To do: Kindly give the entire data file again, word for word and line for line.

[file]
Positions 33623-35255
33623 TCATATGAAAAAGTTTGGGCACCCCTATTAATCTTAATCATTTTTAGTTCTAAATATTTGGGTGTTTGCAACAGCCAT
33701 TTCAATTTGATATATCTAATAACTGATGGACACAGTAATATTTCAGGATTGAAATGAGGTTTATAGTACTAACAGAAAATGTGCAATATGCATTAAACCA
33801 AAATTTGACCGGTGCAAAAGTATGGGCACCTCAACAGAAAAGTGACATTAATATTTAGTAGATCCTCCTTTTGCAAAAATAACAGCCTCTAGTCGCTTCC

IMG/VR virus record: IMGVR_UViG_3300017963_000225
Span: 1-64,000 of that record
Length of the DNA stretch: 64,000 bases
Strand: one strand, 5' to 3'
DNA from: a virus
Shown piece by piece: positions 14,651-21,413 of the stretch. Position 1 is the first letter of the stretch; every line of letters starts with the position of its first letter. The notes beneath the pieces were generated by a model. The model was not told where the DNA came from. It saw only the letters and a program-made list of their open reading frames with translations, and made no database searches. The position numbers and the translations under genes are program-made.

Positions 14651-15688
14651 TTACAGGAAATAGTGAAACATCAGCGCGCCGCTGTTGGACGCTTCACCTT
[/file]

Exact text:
Positions 33623-35255
33623 TCATATGAAAAAGTTTGGGCACCCCTATTAATCTTAATCATTTTTAGTTCTAAATATTTGGGTGTTTGCAACAGCCAT
33701 TTCAATTTGATATATCTAATAACTGATGGACACAGTAATATTTCAGGATTGAAATGAGGTTTATAGTACTAACAGAAAATGTGCAATATGCATTAAACCA
33801 AAATTTGACCGGTGCAAAAGTATGGGCACCTCAACAGAAAAGTGACATTAATATTTAGTAGATCCTCCTTTTGCAAAAATAACAGCCTCTAGTCGCTTCC

IMG/VR virus record: IMGVR_UViG_3300017963_000225
Span: 1-64,000 of that record
Length of the DNA stretch: 64,000 bases
Strand: one strand, 5' to 3'
DNA from: a virus
Shown piece by piece: positions 14,651-21,413 of the stretch. Position 1 is the first letter of the stretch; every line of letters starts with the position of its first letter. The notes beneath the pieces were generated by a model. The model was not told where the DNA came from. It saw only the letters and a program-made list of their open reading frames with translations, and made no database searches. The position numbers and the translations under genes are program-made.

Positions 14651-15688
14651 TTACAGGAAATAGTGAAACATCAGCGCGCCGCTGTTGGACGCTTCACCTT